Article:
One thing we can say, 75 New Street always draws a crowd. On May 20, a week after the FPRA faithful filled the Tobin cafeteria for a discussion of the project, more chairs had to be added to the second floor room at City Hall Annex to accommodate the members of the public spilling out into the hallway, as the Planning Board resumed its review of a project that has become the “poster child” for ill-conceived development.
Three hours later, the planning board ran out of time and postponed its deliberation on the matter until July 22. The deadline for their decision was extended until July 31. In the meantime, the developer was instructed not to make any further design changes. There will be no public comment period at the July 22 meeting, so that the board will have time for its public deliberation. Written comments may still be submitted until July 15, however.
Twenty-nine residents spoke including Councilor Dennis Carlone. Councilor Marc McGovern also was present. No expressed support of the project, though Carlone did acknowledge that the developer had improved the design from what was originally presented in March. (True.) Carlone also said, “We are making a decision about a street that isn’t designed. The city has to move on New Street.”
In the revised plans presented at the meeting (but not available to the public beforehand), the developer increased the number of 3-bedroom units to 16 (from 0 in the original plan) and is in talks with DPW to widen the sidewalks in front of both their buildings by 2′ to accommodate 12 to 15 large street trees (that the street widening appears to come at the expense of the grassy area on the park side of New Street was a point contention the hearing — the minimal front setbacks for the building would not change.). There is not yet a formal plan or rendering of how this new street plan would look or work dimensionally.
In addition to a litany of complaints about New Street’s poor circulation and pedestrian/bike infrastructure, and resulting risk to public safety and quality of life, there was a great deal of frustration and palpable tension in the room about narrow special permit criteria that seem to ignore the public good and the larger context.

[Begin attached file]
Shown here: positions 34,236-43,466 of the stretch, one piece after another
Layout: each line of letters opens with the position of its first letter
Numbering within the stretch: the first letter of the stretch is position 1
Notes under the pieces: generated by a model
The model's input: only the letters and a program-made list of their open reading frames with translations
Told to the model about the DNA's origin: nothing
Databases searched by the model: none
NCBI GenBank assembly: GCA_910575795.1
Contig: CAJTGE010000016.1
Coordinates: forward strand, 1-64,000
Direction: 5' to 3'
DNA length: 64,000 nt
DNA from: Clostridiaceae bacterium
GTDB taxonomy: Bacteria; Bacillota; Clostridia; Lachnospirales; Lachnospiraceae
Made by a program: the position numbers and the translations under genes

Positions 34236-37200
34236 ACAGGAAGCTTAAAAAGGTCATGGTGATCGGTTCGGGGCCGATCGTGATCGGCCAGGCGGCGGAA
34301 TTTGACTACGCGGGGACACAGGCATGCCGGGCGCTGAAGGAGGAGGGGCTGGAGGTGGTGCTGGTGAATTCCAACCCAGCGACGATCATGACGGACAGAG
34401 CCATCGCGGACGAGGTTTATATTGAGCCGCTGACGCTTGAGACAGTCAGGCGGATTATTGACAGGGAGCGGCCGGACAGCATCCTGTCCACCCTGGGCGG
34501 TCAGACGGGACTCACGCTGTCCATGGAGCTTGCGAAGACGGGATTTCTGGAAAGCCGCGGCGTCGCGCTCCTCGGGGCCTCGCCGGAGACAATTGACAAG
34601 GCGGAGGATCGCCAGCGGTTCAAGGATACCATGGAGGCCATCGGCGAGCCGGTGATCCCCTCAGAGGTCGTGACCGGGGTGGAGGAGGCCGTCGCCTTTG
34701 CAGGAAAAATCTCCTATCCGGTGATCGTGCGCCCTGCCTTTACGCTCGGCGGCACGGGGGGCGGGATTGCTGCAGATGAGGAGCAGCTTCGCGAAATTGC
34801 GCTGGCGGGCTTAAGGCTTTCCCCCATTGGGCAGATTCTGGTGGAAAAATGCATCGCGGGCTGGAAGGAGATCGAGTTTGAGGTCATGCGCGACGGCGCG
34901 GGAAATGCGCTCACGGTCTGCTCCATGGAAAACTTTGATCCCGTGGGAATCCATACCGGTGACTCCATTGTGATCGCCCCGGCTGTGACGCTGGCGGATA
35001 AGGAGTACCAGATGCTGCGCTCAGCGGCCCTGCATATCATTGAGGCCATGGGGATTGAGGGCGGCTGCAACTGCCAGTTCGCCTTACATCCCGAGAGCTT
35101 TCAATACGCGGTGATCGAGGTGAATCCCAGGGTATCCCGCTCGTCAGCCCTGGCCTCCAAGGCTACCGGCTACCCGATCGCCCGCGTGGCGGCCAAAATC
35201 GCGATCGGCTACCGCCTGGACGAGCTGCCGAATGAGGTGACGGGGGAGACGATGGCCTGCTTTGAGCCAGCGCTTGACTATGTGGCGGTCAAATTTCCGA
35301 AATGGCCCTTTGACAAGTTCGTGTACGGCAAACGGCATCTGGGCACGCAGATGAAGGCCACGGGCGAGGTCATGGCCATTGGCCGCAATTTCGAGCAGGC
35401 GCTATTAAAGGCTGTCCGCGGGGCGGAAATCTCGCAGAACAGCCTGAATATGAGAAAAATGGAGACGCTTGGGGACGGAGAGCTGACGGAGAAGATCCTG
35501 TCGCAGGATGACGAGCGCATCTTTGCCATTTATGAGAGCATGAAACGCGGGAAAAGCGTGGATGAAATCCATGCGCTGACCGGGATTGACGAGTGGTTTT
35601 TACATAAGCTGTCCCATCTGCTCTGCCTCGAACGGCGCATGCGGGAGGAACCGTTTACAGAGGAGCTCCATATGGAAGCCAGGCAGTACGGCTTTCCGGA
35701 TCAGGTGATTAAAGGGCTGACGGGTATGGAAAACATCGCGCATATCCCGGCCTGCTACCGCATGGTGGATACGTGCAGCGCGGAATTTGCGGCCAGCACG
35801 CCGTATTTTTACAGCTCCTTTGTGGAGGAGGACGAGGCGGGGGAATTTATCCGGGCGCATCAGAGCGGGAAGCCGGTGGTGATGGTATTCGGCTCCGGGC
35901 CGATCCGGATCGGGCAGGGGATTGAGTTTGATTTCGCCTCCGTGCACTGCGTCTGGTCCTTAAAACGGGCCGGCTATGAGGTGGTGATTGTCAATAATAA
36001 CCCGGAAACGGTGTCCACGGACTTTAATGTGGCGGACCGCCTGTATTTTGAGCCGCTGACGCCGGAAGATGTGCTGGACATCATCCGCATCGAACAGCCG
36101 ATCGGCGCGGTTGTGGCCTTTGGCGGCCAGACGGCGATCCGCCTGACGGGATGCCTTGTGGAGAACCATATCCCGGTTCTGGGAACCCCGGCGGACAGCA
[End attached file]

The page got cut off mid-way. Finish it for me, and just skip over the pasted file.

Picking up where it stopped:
To that point, the FPRA’s Doug Brown noted that over $150m of real estate has sold in the Concord Alewife “Quad” in the past 5 years, and the Alewife area may soon see new development that is the equivalent of 20 Sullivan courthouses. He called this piecemeal approach to planning a “giant experiment” in which Cambridge is the proverbial “canary in the coal mine” (to quote this week’s Boston Globe story
on the current real estate “frenzy” in Cambridge.) As Brown’s presentation at the May 13 FPRA meeting showed, recent development (98% of it residential) has already exceeded the Concord Alewife study’s 2024 projections.
Equally frustrating to many was the fact the planning board accepted at face value the developer’s traffic report that omitted several recent projects in the area as well as park usage and asserted that the project’s anticipated 3% increase in trips along New Street would have a negligible impact on the street’s safety and congestion. As one resident noted, when a system is already at the breaking point, even a slight increase in volume can have disastrous and paralyzing effects. (Talk to air traffic controllers.) Three percent of a large number is not insignificant.
Given that New Street itself was never planned to support high-density residential development, many believe that the planning board now must take a wider and longer view on what constitutes a “detriment” to the public good. As Hutchinson Street resident Gregory Rochlin noted, “The planning board is supposed to be protecting the public interest. If it was just a matter of reviewing a series of criteria, it could be done by a computer. The reason we have a planning board is because the decision is going to be partially subjective.”
So between now and July 22, the planning board has a great deal of public testimony, objections and questions to consider, as well as its own role in making decisions that will affect the entire city for years to come.